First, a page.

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SKEPTOID BLOG:

NaturalNonsense:Misleading statements on whooping cough

by Josh DeWald

March 7, 2014

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Donate In reading NaturalNews articles, I'm frequently left wondering if the writers intentionally misquote their references or if the writers simply cannot understand what they read. What's more remarkable is when the reference in question is a press release rather than a study, which at least can be expected to be dense. The NN article is "FDA study shows pertussis vaccination spreads pathogenic bacteria" from March 4th, 2014 in which the NN author claims that the FDA's study demonstrates that "the vaccine for whooping cough, also known as pertussis, spreads the very same pathogenic bacteria that causes whopping cough in the first place, which in some people can lead to serious infections." Is this what the study showed?

The FDA reference is a press release from November 27, 2013 (so hardly new) called "FDA study helps provide an understanding of rising rates of whooping cough and response to vaccination". The press release discusses a pre-publication version of a study that ended up in the January 2014 issue of Proceedings of the National Academy of Sciences, titled "Acellular pertussis vaccines protect against disease but fail to prevent infection and transmission in a nonhuman primate model".

Despite the NN claim that the vaccine somehow spreads the infection (which is literally impossible, since it doesn't actually contain the living cells of the bacteria), the actual press release just says that (bold emphasis mine):
the FDA study found that both types of vaccines generated robust antibody responses in the animals, and none of the vaccinated animals developed outward signs of pertussis disease after being exposed to B. pertussis. The animals that received an acellular pertussis vaccine had the bacteria in their airways for up to six weeks and were able to spread the infection to unvaccinated animals. In contrast, animals that received whole-cell vaccine cleared the bacteria within three weeks.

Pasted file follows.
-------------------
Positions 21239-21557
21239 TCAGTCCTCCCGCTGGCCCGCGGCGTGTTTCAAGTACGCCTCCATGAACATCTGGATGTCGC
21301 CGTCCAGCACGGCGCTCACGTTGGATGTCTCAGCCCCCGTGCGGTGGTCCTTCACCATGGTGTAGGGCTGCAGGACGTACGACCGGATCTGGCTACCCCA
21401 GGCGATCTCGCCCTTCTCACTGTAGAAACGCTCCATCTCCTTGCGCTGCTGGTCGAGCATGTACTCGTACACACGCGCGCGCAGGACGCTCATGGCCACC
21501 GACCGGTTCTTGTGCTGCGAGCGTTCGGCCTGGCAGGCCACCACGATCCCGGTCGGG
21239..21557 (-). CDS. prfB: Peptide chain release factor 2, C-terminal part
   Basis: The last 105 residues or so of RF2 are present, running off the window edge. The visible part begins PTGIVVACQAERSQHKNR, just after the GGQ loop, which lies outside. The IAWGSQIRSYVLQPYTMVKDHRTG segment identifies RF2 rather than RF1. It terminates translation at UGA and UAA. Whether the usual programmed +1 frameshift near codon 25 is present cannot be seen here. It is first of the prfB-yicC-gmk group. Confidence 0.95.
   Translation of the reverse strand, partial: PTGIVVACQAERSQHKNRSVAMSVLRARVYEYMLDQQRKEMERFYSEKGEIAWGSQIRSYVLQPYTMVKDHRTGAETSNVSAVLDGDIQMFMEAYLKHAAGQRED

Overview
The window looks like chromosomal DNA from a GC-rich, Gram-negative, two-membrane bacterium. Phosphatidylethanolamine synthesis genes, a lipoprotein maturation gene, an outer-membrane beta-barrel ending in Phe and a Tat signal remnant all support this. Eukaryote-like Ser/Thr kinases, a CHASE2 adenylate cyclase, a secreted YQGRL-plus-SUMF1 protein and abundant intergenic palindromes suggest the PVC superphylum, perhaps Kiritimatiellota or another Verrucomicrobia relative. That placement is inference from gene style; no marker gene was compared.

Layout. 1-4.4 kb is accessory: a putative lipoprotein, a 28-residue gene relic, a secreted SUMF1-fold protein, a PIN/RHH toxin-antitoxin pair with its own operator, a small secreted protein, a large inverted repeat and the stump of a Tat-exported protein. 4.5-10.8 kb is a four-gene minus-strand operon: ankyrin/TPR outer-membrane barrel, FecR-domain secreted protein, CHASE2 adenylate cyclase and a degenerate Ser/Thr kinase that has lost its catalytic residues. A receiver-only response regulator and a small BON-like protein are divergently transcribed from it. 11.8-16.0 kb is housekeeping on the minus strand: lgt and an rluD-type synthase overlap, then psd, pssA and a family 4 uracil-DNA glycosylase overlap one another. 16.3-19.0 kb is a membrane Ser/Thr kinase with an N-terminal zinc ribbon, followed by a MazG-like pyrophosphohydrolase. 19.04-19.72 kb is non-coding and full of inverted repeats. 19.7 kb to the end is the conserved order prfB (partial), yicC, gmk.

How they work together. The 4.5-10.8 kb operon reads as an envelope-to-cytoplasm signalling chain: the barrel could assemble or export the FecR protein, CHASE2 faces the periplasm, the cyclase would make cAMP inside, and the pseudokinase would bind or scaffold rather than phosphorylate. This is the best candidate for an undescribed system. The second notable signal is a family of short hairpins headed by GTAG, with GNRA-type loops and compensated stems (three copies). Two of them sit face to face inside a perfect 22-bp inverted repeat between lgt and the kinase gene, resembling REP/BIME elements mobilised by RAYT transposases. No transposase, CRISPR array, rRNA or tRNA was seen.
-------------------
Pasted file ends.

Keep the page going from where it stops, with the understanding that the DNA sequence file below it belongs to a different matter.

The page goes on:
In other words, the acellular vaccine is not able to prevent the bacteria from getting into your system (e.g. if you encounter someone else who is contagious), but it does prevent it from giving you the illness. Unfortunately, while you are infected (and possibly showing mild symptoms) you are still capable of spreading it.

Let's contrast that with the NN author's remarkable misreading of this same text (bold emphasis mine):
In other words, the whooping cough vaccine is definitely effective at preventing the whooping cough, except that it's not. This is the essence of what the FDA is claiming here with this dichotomy -- people who are vaccinated for whooping cough are somehow protected against the disease, but they might still develop it as a result of contracting the bacterium responsible for triggering whooping cough, which is contained in the vaccine.
Sorry, try again. The author also slipped in that other bit of misinformation about the vaccine "containing" the bacterium, which the acellular vaccine actually in use since the 90s does not. As noted in the CDC's "pink book" on Pertussis, the vaccine contains merely "purified, inactivated components of B. pertussis cells." The previous "whole cell" vaccines did have complete cells, still inactivated though. But you would have to have a pretty loose interpretation of "contains" to claim that the bacteria is in the acellular version.

The moral of all this is really the opposite of that which you would derive from the NN article. This is why we need more people vaccinating to boost the herd immunity and make it more likely that even if someone is infected that they won't get pertussis, especially children. Since it seems to stick around for up to six weeks (at least in baboons), there are a lot of potential people someone could come in contact with. A secondary takeaway is the ongoing one of not simply trusting what you read on the Internet, even if people claim to be summarizing a source. Follow the references (including my own article of course!) and make sure they are being fairly represented.

by Josh DeWald

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